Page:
Three paraplegics manage to walk again thanks to spinal cord neurostimulation.

Three paraplegics move their trunk and legs again thanks to Spinal Cord Neurostimulation.

Thanks to specific stimulation of the spinal cord, several patients are able to walk again after years of complete paralysis.

The new study with a neurostimulation device, led by the bioengineer Grégoire Courtine, from the Federal Polytechnic School of Lausanne (EPFL) and his colleague, the neurosurgeon Jocelyne Bloch from the University Hospital of Lausanne, has managed to perfect the neuromodulatory technique, achieving that three patients with serious injuries (complete sensory and motor paralysis) can return to complex activities such as walking or swimming.

These clinical results were presented yesterday in the journal Nature Medicine, this finding may remind us of the previous study that was carried out in 2018 with three spinal cord injuries (these with partial injury) who also managed to walk again thanks to the epidural electrical stimulation device developed by a team of Russian engineers and neurosurgeons.

Bloch explains that this was a proof of concept for the viability of spinal cord stimulation in this type of pathology.

“For the first time we have used a new technology specifically designed to be able to precisely modulate all regions of the spinal cord”

Courtain for his part says “previously we used stimulation techniques that had already been used for pain relief and that we repositioned for spinal cord injury, now for the first time we have used a new technology specifically designed to be able to precisely modulate all regions of the spinal cord to achieve activation of the patient’s trunk and leg muscles.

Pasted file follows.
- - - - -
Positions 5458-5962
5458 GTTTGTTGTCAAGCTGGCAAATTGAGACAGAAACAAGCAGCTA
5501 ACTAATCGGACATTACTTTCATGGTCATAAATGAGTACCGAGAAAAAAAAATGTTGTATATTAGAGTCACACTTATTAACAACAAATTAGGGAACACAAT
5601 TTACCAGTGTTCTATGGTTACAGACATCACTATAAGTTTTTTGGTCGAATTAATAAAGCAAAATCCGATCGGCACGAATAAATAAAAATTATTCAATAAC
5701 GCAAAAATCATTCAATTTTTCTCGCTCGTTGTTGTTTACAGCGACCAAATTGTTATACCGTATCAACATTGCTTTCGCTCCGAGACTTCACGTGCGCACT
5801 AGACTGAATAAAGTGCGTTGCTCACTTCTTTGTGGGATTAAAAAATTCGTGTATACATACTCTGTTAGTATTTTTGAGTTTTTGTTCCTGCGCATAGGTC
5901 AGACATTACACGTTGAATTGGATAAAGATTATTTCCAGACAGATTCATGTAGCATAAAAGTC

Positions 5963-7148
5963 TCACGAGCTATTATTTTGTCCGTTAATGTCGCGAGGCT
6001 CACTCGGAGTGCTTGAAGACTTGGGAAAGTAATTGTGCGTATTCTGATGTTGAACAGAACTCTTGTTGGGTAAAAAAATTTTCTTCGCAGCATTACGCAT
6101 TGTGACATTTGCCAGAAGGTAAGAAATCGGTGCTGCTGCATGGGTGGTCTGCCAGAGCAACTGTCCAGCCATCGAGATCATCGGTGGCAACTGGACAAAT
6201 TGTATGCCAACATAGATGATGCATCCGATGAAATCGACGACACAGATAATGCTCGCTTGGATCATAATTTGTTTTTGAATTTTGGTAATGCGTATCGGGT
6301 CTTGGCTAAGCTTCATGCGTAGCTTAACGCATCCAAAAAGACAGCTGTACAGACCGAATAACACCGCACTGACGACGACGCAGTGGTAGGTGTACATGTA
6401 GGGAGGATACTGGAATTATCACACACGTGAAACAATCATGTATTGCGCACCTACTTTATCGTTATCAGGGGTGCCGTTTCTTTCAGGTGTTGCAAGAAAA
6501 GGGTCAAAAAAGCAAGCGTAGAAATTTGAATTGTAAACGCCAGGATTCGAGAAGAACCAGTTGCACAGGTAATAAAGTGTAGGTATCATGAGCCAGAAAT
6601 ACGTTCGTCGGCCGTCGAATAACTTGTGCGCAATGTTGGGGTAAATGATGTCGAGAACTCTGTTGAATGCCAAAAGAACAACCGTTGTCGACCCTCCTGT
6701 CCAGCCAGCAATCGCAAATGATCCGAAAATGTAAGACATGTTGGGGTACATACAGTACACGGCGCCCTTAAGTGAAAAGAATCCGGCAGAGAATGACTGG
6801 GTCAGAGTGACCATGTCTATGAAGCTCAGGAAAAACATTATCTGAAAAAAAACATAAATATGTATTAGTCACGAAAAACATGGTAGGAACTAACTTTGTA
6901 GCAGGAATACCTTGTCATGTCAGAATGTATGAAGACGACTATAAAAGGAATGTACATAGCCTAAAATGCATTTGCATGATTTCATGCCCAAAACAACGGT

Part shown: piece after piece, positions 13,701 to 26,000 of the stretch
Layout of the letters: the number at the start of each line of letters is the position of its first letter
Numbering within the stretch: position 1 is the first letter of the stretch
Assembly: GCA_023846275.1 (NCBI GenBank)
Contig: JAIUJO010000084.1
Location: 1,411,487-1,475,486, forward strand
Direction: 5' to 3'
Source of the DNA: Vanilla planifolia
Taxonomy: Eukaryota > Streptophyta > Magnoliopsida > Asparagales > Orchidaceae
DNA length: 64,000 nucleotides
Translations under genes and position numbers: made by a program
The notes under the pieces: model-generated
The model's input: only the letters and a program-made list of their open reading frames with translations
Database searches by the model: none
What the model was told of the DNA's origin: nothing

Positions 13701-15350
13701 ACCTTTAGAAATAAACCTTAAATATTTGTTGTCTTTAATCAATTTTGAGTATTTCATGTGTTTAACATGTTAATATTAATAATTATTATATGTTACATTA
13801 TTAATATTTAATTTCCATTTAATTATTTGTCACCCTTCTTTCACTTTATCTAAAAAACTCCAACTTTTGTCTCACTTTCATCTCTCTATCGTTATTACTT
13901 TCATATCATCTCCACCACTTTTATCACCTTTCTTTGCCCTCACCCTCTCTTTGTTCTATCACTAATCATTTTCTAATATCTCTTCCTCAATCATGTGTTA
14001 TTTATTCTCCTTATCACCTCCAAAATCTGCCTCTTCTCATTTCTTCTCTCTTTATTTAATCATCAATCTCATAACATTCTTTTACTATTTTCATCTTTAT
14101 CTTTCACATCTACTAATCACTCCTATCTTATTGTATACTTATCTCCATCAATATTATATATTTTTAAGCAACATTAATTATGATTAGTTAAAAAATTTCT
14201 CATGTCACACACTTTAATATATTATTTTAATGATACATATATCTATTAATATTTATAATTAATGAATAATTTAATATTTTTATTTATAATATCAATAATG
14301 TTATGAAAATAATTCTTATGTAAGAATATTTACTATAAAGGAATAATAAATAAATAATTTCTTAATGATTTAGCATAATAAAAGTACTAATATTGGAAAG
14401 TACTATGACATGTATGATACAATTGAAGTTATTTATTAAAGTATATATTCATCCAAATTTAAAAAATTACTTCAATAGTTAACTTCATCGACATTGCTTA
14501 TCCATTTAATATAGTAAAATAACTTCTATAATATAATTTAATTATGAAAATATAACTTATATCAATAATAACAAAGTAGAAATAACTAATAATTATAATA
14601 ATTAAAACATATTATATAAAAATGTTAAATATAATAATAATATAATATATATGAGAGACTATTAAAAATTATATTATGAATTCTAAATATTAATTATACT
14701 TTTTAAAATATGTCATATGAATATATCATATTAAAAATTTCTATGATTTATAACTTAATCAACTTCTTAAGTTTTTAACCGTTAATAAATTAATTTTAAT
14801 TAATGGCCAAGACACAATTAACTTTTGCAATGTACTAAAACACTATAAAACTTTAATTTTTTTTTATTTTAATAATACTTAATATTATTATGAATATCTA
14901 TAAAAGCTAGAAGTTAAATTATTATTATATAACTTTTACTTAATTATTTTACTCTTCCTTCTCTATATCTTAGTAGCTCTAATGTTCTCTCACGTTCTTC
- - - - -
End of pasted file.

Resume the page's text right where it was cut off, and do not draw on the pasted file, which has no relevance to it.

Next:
Our stimulation algorithms are based on an imitation of nature and with our new implanted (soft) leads designed to be placed under the vertebrae, above the spinal cord we can modulate the neurons that regulate specific muscle groups.”

This device is combined with personalized software to more precisely place the electrodes and create different stimulation programs.


We have managed to control trunk movements in three individuals with chronic complete spinal cord injury in a single day.


Although all three were able to get up immediately after implantation (with the help of a harness), only with training was an increasingly fluid movement achieved until they were able to walk.

The device is completed with a kind of pacemaker that transmits signals to the implant connected to the spinal cord in order to stimulate specific groups of neurons.

This study continues thanks to the collaboration of BIOTÉCNOLOGICA ONWARD MEDICAL and will continue to be perfected in order to improve the lives of thousands of people around the world in the future.


Some spinal cord injuries should no longer be considered irreversible

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